IDW Media Holdings, the parent company of IDWP (publishing) and IDWE (entertainment), has filed an S-1 investment prospectus seeking to raise $8 million to get uplisted to the New York Stock Exchange.

At least, that’s a layman’s interpretation of their latest SEC filing, and this Renaissance Capitol report. 

Although an S-1 filing is the precursor to an IPO (initial public offering), the main goal of this appears to be getting IDW listed on the NYSE, a more high profile stock exchange — IDW is currently listed as an OTC (over the counter) stock — while also raising $8 million, which is always helpful.

You can read the prospectus in the first link, and if you are savvy about financial matters, you can probably make your own interpretation. What follows is some of my own thoughts  — I’m certainly no expert on stocks, so it is possible I have misinterpreted some of the filings. However, I do know a lot of IDW’s background.

IDW’s principal stockholder is former CEO Howard Jonas, who serves as Chairman of the Board and is also the primary decision maker for the company’s financial actions. IDW Media Holding’s CEO is currently Ezra Rosensaft, their former CFO. The company recently announced a loss of $500,000 for its publishing division in the most recent quarter, although sales were up considerably year over year. (With 2020 including early pandemic crashes and the Diamond shutdown, this is not a shock.)

In the race to develop media to streaming and other lucrative media platforms, IDW has had some successes, including Wynonna Earp, V Wars, October Faction and, of course, Locke & Key. It is notable (in my opinion) that IDW is probably better known for their licensed publishing than originals — there’s nothing wrong with that. Licensed material can be profitable and creative. Purchasing Top Shelf in 2015 definitely added a lot more creator-owned and driven material, however, including the huge, important successes of The March Trilogy and They Called Us Enemy.

But still, in order to exploit IP, you need lots of IP — something that IDW has plenty of, even if it hasn’t been the most prominent part of its publishing program. According to the prospectus “Titles such as Canto, Ghost Tree, Road of Bones and Mountainhead are in active development.” Given all the recent hirings and promotions at the company, more IP is on the way.

So to the prospectus: in all honesty, my eyes literally glazed over as I read the 60+ page filing…but it contains all you could want to know about IDW Media Holdings financials. For now, I will quote a few passages as perhaps the perfect statement of what a comics publisher does in 2021: try to leverage IP.

First, a section called “Our Strategy”

We seek to improve our financial performance primarily by focusing on development of entertainment that can generate value across our intellectual property (“IP”) holdings and to increase coordination between IDWP and IDWE to enhance our development pipeline. IDWP and IDWE intend to jointly and synergistically develop and produce books and entertainment to allow us to capitalize on the global demand for original content from streaming services as well as traditional broadcast and other networks and other content services. To date, we have sold projects to Hulu, Syfy, BBC America, Netflix and Endeavor Content, while others are in active discussion. We believe that our potential projects would be attractive to a broad range of potential distribution channels and participants.
IDW’s IP, where we own “all rights”, affords the Company significant production-based fees supplemented by merchandising, games, video and other fandom-driven revenue opportunities.
As we have a diverse slate of content, we plan to develop new editorial directives to better suit the ever-changing needs of the publishing world. We have spent considerable time and financial resources in identifying and cultivating new audiences, additional markets, and interesting new channels of distribution. We plan to expand and implement our mission of creating, marketing, and releasing captivating new comic books and graphic novels to the world.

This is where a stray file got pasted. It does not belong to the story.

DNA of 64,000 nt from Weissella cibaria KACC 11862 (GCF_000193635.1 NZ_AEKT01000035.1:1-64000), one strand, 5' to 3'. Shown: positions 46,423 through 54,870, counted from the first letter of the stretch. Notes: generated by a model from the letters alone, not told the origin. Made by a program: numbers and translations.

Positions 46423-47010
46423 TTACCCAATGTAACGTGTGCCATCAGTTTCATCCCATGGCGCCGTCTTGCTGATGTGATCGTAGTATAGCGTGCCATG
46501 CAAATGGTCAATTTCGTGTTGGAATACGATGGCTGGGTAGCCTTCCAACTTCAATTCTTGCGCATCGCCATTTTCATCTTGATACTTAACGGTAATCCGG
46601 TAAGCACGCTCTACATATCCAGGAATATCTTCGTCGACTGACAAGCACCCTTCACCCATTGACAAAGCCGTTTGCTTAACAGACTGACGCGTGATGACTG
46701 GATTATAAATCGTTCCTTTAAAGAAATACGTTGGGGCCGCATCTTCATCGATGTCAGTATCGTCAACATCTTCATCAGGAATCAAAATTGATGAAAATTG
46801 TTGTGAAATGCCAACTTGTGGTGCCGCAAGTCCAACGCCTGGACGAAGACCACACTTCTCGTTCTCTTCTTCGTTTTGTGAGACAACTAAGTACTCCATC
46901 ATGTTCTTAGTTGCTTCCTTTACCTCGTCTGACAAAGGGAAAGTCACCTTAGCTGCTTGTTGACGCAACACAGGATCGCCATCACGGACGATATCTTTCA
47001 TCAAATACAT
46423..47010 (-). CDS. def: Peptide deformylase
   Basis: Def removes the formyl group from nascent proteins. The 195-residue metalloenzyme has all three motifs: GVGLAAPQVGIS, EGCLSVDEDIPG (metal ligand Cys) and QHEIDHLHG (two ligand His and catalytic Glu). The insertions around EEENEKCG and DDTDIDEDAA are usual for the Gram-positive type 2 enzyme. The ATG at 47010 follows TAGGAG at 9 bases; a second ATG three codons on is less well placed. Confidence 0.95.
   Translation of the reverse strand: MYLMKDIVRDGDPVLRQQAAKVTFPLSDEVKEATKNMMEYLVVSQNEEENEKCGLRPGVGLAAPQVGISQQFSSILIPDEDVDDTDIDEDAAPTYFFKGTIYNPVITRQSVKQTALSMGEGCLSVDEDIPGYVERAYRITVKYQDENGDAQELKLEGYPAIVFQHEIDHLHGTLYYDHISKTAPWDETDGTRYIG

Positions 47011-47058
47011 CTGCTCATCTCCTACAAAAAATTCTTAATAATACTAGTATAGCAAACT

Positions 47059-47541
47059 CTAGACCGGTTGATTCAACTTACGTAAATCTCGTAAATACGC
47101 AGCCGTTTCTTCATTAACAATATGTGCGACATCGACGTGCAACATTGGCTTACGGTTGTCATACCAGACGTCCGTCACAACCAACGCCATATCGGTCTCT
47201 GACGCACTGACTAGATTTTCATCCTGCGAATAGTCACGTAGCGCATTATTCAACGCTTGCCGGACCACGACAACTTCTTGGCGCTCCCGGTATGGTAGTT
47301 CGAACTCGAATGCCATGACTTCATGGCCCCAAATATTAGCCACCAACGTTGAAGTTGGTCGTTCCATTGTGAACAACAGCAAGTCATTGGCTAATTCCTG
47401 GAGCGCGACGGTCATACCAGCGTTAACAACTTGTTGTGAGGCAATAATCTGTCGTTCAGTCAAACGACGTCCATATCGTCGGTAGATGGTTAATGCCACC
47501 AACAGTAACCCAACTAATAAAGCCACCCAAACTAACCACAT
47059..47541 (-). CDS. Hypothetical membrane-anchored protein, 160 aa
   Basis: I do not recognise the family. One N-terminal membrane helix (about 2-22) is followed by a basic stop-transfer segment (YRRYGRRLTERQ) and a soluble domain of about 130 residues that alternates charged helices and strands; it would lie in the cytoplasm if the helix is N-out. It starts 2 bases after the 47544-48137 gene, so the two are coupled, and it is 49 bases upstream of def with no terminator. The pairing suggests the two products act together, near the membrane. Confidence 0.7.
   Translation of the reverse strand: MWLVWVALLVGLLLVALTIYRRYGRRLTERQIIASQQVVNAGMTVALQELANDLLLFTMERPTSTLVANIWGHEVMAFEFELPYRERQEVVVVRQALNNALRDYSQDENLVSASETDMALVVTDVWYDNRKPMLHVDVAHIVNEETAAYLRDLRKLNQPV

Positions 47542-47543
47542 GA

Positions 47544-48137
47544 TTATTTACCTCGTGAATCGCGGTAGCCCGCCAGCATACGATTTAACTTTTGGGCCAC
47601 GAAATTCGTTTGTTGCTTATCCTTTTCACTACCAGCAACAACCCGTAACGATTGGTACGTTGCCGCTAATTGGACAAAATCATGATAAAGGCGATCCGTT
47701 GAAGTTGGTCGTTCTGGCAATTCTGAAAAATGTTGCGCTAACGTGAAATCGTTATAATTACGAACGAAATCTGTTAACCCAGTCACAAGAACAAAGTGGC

We continue to seek prospective upside from potential renewals of IDWE’s current line-up, from previously announced deals with Cineflix and SyFy for distribution of Wynonna Earp and renewal of seasons 2 and 3 of Locke & Key to new deals that IDWE is developing from IDWP’s growing library of content, where we have media and ancillary rights. We believe that our focus on monetization through merchandising, games, video on demand, and other fandom-driven channels coupled with the demand from streaming networks for fresh, innovative shows provides us with a tremendous market opportunity. We believe that our IP portfolio, strong relationships with renowned creators and holistic approach to development strategically positions us for both near and long-term growth. 
As in all SEC filings, there is a very lengthy section on “Risk Factors,” which a company is required to disclose to potential investors. A certain segment of the audience that likes to comment on the comics industry can use this as a boilerplate for any doom-and-gloom scenarios they wish, but this one is particular to IDW and seems relevant:

We have a history of continued operating losses at IDWE and IDWP and cannot be certain of our future profitability.

We had accumulated a net deficit through October 31, 2020 of approximately $92.0 millionPrior to the CTM Sale, which closed on February 15, 2021, and until the start of the COVID-19 pandemic in April 2020, we often used cash flows from CTM to partially provide funding for corporate overhead and for our IDWP and IDWE operations. In Fiscal 2020 IDW Media Holdings and IDWP generated positive cash flow of $8.0 million and $795,000, respectively, while IDWE and CTM generated negative cash flow of $5.8 million and $1.0 million, respectively. In Fiscal 2019, IDW Media Holdings and CTM generated positive cash flow of $7.2 million and $2.9 million, respectively, while IDWP and IDWE generated negative cash flow of $1.9 million and $11.6 million, respectively.”

We expect to incur losses in the foreseeable future as we continue to seek financing for, and invest in, our IDWE and IDWP businesses and operations. While our Chairman of the Board has previously provided us with financing on favorable terms and conditions, there is no guarantee that we will be able to secure such financing from our Chairman of the Board in the future on favorable terms or at all. The time required for us to become profitable is uncertain, and there can be no assurance that we will obtain the financing required or achieve profitability on a sustained basis, if at all. We expect that our results of operations may also fluctuate significantly in the future as a result of a variety of factors, including, without limitation: the impact of the COVID-19 pandemic, the ability to finance television shows without great financial risks; our ability to attract, retain and motivate qualified personnel; specific economic conditions in the entertainment and publishing markets; and general economic conditions.